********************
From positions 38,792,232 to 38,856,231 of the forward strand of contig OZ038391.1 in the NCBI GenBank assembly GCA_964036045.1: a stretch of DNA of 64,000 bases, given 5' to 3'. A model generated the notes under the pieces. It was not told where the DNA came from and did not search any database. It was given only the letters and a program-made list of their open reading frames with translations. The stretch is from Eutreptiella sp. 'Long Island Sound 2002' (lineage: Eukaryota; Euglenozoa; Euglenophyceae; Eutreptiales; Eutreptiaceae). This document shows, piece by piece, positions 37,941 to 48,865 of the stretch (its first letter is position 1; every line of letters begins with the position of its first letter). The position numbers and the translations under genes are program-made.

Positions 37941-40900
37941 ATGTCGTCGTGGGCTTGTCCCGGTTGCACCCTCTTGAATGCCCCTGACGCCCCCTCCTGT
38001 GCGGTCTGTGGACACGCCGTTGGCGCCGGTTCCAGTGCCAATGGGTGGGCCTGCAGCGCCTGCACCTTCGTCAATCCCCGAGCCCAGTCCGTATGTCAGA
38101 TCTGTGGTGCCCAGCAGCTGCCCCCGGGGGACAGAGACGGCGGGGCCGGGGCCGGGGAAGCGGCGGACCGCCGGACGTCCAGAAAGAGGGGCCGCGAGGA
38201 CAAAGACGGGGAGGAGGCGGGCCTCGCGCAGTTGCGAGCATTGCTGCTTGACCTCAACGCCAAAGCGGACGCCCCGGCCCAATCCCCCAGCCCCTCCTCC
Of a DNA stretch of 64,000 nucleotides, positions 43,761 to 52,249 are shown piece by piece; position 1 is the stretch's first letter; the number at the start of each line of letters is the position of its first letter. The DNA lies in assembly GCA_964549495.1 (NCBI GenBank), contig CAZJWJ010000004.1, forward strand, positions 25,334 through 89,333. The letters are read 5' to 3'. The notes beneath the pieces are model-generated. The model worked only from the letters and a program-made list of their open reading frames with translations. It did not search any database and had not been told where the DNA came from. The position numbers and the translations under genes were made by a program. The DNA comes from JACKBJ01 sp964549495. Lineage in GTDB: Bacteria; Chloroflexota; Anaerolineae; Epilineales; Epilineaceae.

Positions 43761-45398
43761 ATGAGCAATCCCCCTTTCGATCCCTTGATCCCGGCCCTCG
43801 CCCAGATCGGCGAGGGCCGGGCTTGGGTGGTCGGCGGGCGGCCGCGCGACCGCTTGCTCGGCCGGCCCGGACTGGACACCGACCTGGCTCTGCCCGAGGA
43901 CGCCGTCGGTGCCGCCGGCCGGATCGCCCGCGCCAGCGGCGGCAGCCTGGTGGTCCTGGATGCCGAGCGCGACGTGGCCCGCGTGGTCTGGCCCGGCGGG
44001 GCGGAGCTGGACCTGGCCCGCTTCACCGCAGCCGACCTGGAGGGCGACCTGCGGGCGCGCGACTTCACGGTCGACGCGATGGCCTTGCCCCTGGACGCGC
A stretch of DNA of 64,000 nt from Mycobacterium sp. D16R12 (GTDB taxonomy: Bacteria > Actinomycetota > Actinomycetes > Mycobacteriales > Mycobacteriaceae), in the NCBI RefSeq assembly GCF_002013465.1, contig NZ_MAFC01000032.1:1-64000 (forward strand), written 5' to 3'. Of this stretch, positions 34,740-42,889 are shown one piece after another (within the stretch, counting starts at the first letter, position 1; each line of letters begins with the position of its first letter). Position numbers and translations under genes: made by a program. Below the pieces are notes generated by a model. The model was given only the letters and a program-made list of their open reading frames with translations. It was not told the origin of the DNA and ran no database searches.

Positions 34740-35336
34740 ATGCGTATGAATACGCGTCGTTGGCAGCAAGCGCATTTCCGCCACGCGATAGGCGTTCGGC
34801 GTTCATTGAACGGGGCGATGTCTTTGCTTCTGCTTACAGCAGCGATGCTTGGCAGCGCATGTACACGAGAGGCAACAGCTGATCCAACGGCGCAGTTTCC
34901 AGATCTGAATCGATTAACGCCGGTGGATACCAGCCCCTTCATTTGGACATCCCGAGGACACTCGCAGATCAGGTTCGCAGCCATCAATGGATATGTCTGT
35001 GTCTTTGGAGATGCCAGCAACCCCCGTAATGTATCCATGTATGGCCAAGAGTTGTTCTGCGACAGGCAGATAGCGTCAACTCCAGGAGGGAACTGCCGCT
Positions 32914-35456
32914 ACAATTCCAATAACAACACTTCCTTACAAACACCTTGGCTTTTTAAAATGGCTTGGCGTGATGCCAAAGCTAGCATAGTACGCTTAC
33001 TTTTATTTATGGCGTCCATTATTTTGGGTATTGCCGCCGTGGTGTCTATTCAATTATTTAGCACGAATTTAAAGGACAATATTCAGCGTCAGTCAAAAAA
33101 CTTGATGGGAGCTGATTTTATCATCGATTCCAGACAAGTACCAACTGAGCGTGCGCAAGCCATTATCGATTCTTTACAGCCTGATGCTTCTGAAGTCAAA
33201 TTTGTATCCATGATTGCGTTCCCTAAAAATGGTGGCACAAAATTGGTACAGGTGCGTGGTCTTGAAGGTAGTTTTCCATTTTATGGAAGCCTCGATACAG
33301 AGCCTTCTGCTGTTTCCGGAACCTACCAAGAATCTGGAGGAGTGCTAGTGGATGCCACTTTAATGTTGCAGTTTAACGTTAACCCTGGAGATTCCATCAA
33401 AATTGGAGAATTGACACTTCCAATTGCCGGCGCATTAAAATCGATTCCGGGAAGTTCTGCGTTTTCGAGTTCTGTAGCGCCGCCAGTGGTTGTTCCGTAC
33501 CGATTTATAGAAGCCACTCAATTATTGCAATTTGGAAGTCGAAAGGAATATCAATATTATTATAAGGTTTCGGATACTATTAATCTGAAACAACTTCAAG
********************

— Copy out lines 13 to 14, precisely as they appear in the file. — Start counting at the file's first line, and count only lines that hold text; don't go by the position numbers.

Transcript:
A stretch of DNA of 64,000 nt from Mycobacterium sp. D16R12 (GTDB taxonomy: Bacteria > Actinomycetota > Actinomycetes > Mycobacteriales > Mycobacteriaceae), in the NCBI RefSeq assembly GCF_002013465.1, contig NZ_MAFC01000032.1:1-64000 (forward strand), written 5' to 3'. Of this stretch, positions 34,740-42,889 are shown one piece after another (within the stretch, counting starts at the first letter, position 1; each line of letters begins with the position of its first letter). Position numbers and translations under genes: made by a program. Below the pieces are notes generated by a model. The model was given only the letters and a program-made list of their open reading frames with translations. It was not told the origin of the DNA and ran no database searches.

Positions 34740-35336